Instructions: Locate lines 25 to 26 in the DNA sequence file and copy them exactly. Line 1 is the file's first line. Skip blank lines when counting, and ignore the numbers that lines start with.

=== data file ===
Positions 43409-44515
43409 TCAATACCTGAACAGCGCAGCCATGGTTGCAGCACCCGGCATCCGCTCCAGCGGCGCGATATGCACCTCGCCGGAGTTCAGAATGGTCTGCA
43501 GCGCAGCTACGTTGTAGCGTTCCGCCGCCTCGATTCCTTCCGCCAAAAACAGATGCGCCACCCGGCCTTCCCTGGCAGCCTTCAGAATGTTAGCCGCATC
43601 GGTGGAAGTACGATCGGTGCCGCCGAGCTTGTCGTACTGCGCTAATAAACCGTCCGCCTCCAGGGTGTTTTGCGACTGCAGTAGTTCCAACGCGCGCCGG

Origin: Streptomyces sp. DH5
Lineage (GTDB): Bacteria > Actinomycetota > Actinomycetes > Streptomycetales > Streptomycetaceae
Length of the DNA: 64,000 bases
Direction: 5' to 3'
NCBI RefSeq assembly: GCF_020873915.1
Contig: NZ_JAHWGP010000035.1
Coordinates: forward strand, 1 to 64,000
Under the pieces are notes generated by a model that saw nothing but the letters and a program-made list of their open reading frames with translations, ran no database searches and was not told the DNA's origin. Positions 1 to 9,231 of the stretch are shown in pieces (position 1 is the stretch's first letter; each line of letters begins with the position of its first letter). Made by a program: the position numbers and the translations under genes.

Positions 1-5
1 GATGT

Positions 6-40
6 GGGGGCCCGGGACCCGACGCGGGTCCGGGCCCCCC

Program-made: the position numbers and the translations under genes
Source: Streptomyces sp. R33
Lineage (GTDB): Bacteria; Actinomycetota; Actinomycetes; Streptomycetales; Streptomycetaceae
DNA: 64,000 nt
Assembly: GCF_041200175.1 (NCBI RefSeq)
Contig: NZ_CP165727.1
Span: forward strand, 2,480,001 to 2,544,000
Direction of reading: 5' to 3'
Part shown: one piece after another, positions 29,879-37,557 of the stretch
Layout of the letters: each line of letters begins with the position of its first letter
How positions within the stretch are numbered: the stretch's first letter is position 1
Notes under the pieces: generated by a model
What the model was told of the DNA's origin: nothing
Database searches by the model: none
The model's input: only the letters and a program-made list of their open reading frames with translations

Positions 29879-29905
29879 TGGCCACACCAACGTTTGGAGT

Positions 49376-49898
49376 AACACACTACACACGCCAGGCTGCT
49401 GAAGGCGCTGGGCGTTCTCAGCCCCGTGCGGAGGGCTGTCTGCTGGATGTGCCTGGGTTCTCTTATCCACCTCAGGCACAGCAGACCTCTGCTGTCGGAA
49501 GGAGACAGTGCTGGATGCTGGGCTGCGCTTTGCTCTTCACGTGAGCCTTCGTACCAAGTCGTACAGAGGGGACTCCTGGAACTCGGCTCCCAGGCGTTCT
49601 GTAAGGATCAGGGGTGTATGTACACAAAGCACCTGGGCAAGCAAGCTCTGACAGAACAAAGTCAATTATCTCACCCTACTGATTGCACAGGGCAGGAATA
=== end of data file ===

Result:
Part shown: one piece after another, positions 29,879-37,557 of the stretch
Layout of the letters: each line of letters begins with the position of its first letter